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Workplace equality is a fundamental right

Equality between men and women is a fundamental right and a core commitment of the EU. While some progress has been made towards workplace equality, equality in senior management remains elusive. Despite years of rhetoric on equality in management, the share of women in the highest decision-making bodies of larger publicly-listed companies is only 16%. Binding boardroom quotas are an important tool to realising equal representation.

No excuses for underrepresentation

There are no credible excuses for the underrepresentation of women in senior management. Some companies claim that there are not enough women with the right qualities to become board members. However, for the past decade the majority of graduates from relevant studies are women: 60% of graduate students in economy, law and business studies are women. There are more than enough high quality female candidates to be found with the right recruitment and promotion policies.

Boardroom equality makes business sense

Companies with more diverse boards are better able to adapt to changes in the market and the economy. Research has shown that profits in companies with above average number of women directors are higher. The exclusion of women from senior management also deprives European business of the potential of this large section of the workforce. Promotion also plays a crucial role in workforce motivation; de facto excluding a section of the workforce from the full promotion scale is not good for motivation.

Boardroom quotas work

Despite years of rhetoric from business, the representation of women in senior management remains unacceptably low. Self-regulation has failed, however binding targets for women on boards have proven to be successful. In countries like Norway that have introduced binding targets already, the percentage of women on boards has risen significantly; the goal of 40% has been reached there. Finland has quota of 40% for companies in the public sector, which has also been achieved. In the EU as a whole, it is only 14%.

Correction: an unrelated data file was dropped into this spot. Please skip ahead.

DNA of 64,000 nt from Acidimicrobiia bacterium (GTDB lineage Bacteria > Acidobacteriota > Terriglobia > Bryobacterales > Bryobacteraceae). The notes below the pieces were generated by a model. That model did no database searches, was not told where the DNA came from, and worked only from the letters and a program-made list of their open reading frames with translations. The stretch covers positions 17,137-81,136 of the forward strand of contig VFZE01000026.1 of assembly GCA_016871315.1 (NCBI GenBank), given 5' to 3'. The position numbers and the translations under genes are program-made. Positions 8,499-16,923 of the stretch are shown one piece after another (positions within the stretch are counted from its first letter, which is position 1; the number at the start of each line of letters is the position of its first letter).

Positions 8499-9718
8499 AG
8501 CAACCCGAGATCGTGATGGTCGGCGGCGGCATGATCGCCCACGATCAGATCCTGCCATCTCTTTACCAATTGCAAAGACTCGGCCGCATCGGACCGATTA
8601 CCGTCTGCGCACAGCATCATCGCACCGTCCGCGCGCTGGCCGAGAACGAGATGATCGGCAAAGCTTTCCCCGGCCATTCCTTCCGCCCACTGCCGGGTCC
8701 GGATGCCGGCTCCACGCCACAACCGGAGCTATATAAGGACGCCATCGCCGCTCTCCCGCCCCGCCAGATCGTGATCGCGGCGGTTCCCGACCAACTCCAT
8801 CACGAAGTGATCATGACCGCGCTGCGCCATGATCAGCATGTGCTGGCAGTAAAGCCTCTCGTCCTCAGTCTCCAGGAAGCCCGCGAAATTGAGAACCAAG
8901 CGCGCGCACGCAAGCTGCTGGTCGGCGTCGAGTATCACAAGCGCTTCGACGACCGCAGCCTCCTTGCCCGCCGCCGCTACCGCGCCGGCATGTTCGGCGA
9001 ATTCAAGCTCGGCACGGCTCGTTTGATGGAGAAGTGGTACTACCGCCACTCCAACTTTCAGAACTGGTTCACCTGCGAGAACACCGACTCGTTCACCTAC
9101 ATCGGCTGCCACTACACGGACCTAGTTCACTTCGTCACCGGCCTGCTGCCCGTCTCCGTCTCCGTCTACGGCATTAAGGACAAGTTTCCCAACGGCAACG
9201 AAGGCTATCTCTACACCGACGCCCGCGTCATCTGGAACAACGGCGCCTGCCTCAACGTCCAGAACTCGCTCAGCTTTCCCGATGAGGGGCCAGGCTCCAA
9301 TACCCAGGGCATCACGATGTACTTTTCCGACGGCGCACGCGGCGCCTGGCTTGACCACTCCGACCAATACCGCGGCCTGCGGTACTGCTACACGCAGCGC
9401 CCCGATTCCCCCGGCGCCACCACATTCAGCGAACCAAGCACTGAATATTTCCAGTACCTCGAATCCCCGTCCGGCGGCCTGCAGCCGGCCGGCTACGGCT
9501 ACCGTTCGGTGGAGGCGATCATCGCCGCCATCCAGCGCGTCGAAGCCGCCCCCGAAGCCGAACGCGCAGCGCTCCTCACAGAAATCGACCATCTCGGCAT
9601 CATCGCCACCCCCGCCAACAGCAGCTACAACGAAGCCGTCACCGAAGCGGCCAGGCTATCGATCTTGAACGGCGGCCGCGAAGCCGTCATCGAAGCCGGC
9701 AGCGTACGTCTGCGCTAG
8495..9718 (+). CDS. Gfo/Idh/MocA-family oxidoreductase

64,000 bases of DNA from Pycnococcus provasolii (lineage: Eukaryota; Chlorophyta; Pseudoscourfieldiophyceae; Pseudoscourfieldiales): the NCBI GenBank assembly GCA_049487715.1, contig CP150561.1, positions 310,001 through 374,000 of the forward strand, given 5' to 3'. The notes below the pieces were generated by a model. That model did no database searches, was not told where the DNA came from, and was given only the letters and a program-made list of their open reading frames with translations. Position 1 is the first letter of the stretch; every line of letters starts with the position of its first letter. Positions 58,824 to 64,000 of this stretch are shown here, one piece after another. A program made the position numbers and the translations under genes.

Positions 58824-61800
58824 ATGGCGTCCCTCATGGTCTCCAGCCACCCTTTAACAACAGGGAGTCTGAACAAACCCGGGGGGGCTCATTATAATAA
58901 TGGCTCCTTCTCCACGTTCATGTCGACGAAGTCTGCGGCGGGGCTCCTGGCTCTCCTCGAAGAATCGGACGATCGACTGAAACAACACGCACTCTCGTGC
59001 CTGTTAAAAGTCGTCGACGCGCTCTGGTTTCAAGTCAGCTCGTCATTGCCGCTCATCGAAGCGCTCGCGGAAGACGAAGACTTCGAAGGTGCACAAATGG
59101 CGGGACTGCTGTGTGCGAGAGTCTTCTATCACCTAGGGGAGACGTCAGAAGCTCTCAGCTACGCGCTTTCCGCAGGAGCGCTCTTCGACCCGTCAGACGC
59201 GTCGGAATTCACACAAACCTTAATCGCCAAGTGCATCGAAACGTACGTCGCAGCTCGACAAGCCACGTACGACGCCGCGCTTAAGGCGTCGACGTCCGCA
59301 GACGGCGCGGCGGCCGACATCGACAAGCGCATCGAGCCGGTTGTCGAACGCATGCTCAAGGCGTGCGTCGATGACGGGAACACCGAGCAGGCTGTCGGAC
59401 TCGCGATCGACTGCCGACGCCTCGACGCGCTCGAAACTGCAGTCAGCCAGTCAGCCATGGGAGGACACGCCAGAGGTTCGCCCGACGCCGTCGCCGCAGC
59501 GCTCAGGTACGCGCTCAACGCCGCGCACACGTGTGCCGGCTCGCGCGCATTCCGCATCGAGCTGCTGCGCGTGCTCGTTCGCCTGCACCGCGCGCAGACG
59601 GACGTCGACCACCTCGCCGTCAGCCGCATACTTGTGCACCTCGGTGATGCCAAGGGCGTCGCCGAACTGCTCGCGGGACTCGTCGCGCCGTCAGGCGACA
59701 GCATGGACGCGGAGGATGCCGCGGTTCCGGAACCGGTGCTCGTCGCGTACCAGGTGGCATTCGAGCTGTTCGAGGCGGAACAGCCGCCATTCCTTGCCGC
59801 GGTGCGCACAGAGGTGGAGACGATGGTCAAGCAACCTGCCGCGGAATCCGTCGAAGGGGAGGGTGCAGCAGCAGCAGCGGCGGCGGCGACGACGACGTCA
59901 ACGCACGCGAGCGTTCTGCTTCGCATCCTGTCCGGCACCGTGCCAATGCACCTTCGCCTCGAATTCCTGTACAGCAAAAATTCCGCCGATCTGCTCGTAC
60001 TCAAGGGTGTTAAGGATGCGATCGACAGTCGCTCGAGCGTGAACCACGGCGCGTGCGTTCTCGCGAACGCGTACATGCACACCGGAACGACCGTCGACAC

Breaking the vicious circle

Binding targets are needed to break the vicious circle: as long as boards are mainly populated by men, they will tend to choose other men like themselves for new board positions. It is a myth that current recruitment policies are based on quality alone and that binding targets would detract from that. Binding targets will stimulate companies to seek talent in new ways and, instead of adapting the profile to the man already informally chosen from traditional networks, be more quality-based. A diverse board is far more likely choose diverse new members. Ensuring equal representation of women in top decision-making positions is essential for helping to attract female employees to all levels in a business.


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